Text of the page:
It's not gecko, that's for sure. Because neither flock, nor seamonkey, nor any other gecko browser that I've tried has this problem. I've reported it by the way some time ago, but received no feedback at all.

    Firefox has a wide assortment of problems. In linux, when we speak about web browsers, I think that the only thing you can do is to choose the less bad one amongst a bunch of buggy browsers, unless you can live with text based browsers, then you have many interesting options, and of a very good quality.

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    Linux Guru techieMoe's Avatar
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    Quote Originally Posted by i92guboj View Post
    It's a fact, and not a matter of personal interpretation, that firefox exhibits some very annoying (and longstanding by the way) bugs. For example...
    Bugs are one thing. Nowhere that I see did the original poster mention bugs. We're talking about how fast something feels. That's 100% personal interpretation.

    Firefox has a wide assortment of problems. In linux, when we speak about web browsers, I think that the only thing you can do is to choose the less bad one amongst a bunch of buggy browsers, unless you can live with text based browsers, then you have many interesting options, and of a very good quality.
    Wow, I have to wonder what browsers you're using. I've never run into any show-stopping bugs in Firefox, Opera, or Galeon. Konqueror, yes, but still not enough to make me want to go back to the console.
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    Quote Originally Posted by techieMoe View Post
    Bugs are one thing. Nowhere that I see did the original poster mention bugs. We're talking about how fast something feels. That's 100% personal interpretation.
    Fair enough.

    Wow, I have to wonder what browsers you're using. I've never run into any show-stopping bugs in Firefox, Opera, or Galeon. Konqueror, yes, but still not enough to make me want to go back to the console.
    I have just described a couple of them in firefox (and yes, they are showstoppers because I can't use these sites without my cpu going to a crawl). I could describe similar things for every browser out there (seamonkey is relatively bug free though), that ranges from unusable sites to random segfault (on sane hardware and stable systems). But I don't see how that would help this thread.

    Konqueror is particularly unstable depending on the version you use (and I am not even talking about 4.x, that's food for another thread ). That's beside other problems, like the javascript stuff.

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    Linux Guru techieMoe's Avatar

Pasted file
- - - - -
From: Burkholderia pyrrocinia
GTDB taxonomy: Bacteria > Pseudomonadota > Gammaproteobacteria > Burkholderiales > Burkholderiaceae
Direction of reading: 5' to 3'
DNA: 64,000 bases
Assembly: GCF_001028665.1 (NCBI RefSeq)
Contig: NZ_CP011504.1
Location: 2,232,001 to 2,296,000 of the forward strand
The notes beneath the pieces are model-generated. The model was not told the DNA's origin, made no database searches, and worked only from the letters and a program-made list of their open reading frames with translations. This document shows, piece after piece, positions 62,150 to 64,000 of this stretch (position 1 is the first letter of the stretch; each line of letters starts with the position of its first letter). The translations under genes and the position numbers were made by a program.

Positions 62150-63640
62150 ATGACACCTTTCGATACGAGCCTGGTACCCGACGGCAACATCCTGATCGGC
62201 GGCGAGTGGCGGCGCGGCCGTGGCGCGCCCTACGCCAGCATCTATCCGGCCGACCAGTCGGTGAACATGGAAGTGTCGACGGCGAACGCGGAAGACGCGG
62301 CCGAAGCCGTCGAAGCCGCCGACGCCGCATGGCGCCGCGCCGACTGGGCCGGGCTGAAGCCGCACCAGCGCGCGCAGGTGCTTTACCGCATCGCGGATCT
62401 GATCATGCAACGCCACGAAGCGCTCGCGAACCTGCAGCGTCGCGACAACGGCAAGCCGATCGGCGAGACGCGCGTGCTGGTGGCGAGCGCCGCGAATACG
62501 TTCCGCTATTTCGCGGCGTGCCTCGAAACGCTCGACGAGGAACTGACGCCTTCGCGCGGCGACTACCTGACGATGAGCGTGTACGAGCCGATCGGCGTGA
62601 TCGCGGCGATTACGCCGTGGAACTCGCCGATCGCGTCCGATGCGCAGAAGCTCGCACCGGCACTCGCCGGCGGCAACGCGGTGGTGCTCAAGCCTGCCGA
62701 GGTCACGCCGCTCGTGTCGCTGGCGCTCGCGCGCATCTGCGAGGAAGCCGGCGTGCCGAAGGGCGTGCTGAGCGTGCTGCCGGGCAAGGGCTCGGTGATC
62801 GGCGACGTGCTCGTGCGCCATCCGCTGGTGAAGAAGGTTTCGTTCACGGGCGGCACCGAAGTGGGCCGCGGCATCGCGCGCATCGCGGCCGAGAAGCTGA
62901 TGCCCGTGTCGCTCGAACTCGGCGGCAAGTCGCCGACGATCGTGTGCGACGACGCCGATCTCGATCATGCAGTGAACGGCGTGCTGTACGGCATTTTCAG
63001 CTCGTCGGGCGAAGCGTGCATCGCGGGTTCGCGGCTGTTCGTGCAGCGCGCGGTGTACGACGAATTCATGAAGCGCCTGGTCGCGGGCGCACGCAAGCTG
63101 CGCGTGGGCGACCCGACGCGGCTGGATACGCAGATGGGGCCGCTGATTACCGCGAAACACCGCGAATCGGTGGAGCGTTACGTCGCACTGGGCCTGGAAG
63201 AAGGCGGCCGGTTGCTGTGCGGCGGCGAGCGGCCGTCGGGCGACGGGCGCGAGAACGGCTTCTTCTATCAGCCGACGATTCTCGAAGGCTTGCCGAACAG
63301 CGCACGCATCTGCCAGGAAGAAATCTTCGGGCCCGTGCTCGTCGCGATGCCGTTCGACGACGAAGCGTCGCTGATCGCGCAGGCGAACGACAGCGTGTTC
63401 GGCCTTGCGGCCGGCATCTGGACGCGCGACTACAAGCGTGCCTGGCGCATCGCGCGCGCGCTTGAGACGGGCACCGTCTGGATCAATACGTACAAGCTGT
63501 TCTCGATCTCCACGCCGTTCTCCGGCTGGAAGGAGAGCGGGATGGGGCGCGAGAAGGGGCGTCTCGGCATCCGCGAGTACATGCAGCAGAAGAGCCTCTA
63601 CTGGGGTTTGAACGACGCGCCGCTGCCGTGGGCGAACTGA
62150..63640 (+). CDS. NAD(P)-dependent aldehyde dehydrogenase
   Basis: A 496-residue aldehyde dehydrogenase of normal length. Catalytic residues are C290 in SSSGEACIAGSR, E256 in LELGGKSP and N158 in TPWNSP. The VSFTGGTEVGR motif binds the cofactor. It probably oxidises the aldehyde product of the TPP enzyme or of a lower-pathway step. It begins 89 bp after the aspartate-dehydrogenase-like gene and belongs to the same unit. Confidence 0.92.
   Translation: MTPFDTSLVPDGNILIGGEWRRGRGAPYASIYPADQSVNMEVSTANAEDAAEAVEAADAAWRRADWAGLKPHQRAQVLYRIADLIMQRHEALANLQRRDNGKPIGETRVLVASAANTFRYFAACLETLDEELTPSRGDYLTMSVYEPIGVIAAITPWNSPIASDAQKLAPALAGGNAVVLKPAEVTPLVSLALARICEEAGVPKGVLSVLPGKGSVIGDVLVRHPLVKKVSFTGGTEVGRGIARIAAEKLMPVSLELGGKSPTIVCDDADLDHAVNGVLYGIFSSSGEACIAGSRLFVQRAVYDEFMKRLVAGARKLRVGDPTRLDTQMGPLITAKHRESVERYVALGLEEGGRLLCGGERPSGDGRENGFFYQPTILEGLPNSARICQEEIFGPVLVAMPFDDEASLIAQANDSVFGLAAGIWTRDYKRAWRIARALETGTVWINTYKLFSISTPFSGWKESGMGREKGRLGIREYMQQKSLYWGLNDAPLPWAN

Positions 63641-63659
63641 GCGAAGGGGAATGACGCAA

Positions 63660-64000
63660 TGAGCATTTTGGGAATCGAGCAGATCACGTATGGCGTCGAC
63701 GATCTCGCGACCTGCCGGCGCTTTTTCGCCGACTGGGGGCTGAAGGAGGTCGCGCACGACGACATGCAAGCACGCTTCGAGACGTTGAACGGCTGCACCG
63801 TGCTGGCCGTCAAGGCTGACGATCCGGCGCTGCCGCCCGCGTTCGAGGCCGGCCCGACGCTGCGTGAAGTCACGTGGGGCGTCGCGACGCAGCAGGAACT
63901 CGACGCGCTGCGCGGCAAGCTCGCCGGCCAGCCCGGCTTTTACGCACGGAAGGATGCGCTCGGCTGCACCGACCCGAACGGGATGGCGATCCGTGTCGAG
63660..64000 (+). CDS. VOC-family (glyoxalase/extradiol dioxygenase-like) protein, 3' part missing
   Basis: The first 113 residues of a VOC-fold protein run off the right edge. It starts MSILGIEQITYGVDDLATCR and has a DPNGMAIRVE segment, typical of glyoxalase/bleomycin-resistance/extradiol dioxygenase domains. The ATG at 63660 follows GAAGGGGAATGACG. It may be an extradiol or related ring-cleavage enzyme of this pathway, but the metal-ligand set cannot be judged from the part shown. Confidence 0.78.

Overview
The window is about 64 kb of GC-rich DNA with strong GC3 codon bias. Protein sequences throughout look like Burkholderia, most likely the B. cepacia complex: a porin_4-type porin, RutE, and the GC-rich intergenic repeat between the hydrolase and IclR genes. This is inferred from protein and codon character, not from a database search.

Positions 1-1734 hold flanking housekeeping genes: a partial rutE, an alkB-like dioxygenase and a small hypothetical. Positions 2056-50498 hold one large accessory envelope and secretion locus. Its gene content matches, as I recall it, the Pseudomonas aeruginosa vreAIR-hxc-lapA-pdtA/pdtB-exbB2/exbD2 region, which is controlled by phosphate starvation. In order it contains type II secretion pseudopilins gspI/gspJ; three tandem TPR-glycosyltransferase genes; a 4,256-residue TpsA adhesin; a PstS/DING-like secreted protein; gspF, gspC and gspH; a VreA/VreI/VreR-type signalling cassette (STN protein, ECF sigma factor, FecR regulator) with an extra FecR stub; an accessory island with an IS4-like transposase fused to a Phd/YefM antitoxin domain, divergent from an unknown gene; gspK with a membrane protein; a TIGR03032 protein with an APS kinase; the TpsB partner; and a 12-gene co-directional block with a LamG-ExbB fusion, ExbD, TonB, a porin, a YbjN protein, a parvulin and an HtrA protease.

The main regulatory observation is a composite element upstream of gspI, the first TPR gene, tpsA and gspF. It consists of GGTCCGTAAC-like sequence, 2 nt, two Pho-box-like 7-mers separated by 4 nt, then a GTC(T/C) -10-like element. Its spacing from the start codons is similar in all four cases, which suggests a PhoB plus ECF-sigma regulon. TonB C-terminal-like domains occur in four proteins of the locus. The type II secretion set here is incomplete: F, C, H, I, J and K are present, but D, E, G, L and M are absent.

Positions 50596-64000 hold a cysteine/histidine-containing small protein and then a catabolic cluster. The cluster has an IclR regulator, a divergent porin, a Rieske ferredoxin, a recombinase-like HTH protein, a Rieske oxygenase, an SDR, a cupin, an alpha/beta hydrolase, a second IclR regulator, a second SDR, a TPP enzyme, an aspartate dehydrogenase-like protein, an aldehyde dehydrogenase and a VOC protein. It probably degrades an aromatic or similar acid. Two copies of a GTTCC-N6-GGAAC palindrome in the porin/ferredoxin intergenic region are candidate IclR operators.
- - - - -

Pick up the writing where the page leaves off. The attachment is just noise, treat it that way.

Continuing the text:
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    Quote Originally Posted by i92guboj View Post
    I have just described a couple of them in firefox (and yes, they are showstoppers because I can't use these sites without my cpu going to a crawl). I could describe similar things for every browser out there (seamonkey is relatively bug free though), that ranges from unusable sites to random segfault (on sane hardware and stable systems). But I don't see how that would help this thread.
    Fair enough.
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    Quote Originally Posted by techieMoe View Post
    Bugs are one thing. Nowhere that I see did the original poster mention bugs. We're talking about how fast something feels. That's 100% personal interpretation.



    Wow, I have to wonder what browsers you're using. I've never run into any show-stopping bugs in Firefox, Opera, or Galeon. Konqueror, yes, but still not enough to make me want to go back to the console.
    Its not about how "it feels". For me FF3 is rally slower in Hardy than I'd like it to be. From reading around I've come to the conclusion that just the way it is and I'll just have to add what tweks I can. I hope that maybe future releases may improve the situation. Like I wonder about Hardy 9.04 perhaps?

    Funny thing is I'm not sure it was always like this but I can really quantify the situation. I initially had Hardy installed and all was fine (I think anyway) Then decided to switch to Intrepid and FF seemed so slow, messed around for a couple of weeks and and went back to Hardy which now seems slower than it used to be (web browsing that is). I cant quantify very well because I moved location during all this which screws up any compare. All I know now is it's FF3 in Hardy is slower than in Windows XP. But I'll live with it for now.

    I wonder what SeaMonkeys like? I've never tried it.